Written and directed by Stephen Stahl
Starrig Dee Dee Bridgewater
Little Shubert Theatre
Official Website

by Mark St. Germain
Directed by Juliane Boyd
Starring Debra Jo Rupp
Westside Theatre
Official Website

Written and Directed by Randy Johnson
Starring Mary Bridget Davies
Lyceum Theatre
Official Website

Reviewed by David Spencer

Director-writer Stephen Stahl’s Lady Day, which shows Billie Holliday rehearsing for a concert with her small, loyal combo and occasionally drifting off into a haze of biographical reminiscence, is a dull and familiar affair, perking some when star Dee Dee Bridgewater channels Billie to sing, but otherwise not making the case for why we should take interest in her history of abuse, descent into alcoholism and performer’s self-involvement. Even in terms of blocking, it’s kind of lazy, itself in an alcoholic haze.

                  By contrast, Becoming Dr. Ruth, by Mark St. Germain, is a far more rewarding stage bio. On the one hand, it certainly has its air of familiarity, with famous sex therapist Ruth Westheimer (the ever-engaging and uncannily accurate Debra Jo Rupp) “discovering” us in her apartment, telling someone on the phone she’ll call back, she has company, and in short order telling us the story of how she got from Nazi Germany as a Jewish child, to America and celebrity—by way of Israel. But St. Germain cleverly acknowledges the theatrical artifice, which therefore allows him a certain poetic use of the stage space; for example, at will, the panoramic New York City waterfront view outside Ruth’s window can become a projection screen, magnifying the framed pictures she is continually packing away for a move across town, in the wake of her husband’s recent death. And because Dr. Ruth isn’t a self-pitying character, continues toward her goals and looks within for strength wen times get tough—and finds it—she earns enough of our forbearance, through the unmotivated confessional, to go along for the ride, which is usually witty, funny often enough, always agreeable and sometimes even mildly touching. Appropriately invisible direction is by Julianne Boyd.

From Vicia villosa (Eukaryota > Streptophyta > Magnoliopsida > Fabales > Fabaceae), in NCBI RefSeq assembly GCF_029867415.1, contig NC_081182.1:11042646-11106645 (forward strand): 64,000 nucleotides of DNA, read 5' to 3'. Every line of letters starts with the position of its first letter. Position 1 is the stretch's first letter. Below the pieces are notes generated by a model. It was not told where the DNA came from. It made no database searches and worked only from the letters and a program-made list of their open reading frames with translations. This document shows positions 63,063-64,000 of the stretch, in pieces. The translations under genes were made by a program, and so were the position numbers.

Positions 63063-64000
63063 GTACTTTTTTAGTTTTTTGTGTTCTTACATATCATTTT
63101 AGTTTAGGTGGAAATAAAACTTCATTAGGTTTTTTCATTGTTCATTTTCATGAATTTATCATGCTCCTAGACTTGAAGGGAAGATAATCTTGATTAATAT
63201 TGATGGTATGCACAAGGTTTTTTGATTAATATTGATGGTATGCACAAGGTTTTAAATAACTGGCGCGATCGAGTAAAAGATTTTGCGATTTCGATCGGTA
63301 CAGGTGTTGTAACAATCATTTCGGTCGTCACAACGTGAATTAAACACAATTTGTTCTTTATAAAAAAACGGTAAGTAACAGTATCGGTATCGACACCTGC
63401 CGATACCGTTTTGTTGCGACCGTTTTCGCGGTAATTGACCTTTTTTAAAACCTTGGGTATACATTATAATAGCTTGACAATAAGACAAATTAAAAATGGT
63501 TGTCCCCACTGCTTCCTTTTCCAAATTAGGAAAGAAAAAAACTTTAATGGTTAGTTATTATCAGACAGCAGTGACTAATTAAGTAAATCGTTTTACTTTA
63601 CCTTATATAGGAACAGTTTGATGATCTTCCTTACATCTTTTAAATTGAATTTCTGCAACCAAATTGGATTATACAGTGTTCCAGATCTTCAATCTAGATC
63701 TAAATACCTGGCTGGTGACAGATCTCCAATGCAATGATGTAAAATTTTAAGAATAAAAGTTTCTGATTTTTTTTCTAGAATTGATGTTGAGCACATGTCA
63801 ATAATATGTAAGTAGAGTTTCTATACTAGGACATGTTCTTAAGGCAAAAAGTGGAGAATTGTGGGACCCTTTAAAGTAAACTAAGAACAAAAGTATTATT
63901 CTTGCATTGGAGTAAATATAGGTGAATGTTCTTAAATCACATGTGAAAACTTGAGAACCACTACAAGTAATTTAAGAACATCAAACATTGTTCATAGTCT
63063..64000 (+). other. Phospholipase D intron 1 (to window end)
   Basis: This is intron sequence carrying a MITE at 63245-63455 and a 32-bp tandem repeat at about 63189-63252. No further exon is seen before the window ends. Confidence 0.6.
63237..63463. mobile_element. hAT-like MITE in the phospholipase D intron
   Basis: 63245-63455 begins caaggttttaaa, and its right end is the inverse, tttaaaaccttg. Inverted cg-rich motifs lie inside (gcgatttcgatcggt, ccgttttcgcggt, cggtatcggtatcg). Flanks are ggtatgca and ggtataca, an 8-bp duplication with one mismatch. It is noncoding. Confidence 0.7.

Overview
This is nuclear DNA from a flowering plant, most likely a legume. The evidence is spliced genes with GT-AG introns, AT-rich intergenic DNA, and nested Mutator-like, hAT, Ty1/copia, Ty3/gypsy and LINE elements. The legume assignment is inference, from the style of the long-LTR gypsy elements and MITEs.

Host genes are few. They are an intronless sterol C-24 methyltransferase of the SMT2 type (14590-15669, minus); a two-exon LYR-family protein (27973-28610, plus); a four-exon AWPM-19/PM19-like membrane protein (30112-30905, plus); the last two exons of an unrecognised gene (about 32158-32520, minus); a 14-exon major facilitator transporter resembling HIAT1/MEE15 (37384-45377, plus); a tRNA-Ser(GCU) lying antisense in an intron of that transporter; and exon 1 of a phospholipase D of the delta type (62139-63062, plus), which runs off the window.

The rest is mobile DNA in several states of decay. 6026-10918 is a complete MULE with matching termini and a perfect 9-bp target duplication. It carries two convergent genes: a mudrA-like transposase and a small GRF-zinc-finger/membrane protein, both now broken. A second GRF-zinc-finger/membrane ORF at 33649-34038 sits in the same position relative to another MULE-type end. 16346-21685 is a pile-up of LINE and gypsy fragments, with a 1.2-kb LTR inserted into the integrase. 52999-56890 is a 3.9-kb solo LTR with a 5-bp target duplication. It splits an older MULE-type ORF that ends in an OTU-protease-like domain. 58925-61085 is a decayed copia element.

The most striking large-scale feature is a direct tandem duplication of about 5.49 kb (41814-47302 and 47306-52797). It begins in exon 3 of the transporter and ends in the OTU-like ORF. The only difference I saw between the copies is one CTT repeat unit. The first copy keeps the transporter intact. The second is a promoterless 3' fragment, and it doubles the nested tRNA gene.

A Night With Janis Joplin doesn’t even try that hard for autobiography. Basically it’s the concert Janis would have given if she wanted to hit her highlights, conjure her influences (in person!), and wax philosophical about music in between numbers. It’s written ably and directed with a great deal of showmanship by Randy Johnson. Those who know the Joplin legacy will find it an exhilarating nostalgia-fest, especially with Mary Bridget Davies’ dead-on Joplin channeling to supply the energy. Those for whom the Joplin legacy is but a cultural sidebar may at least get a cleaner, clearer picture of what all the hoo-hah was about and why there’s even a legacy in the first place.

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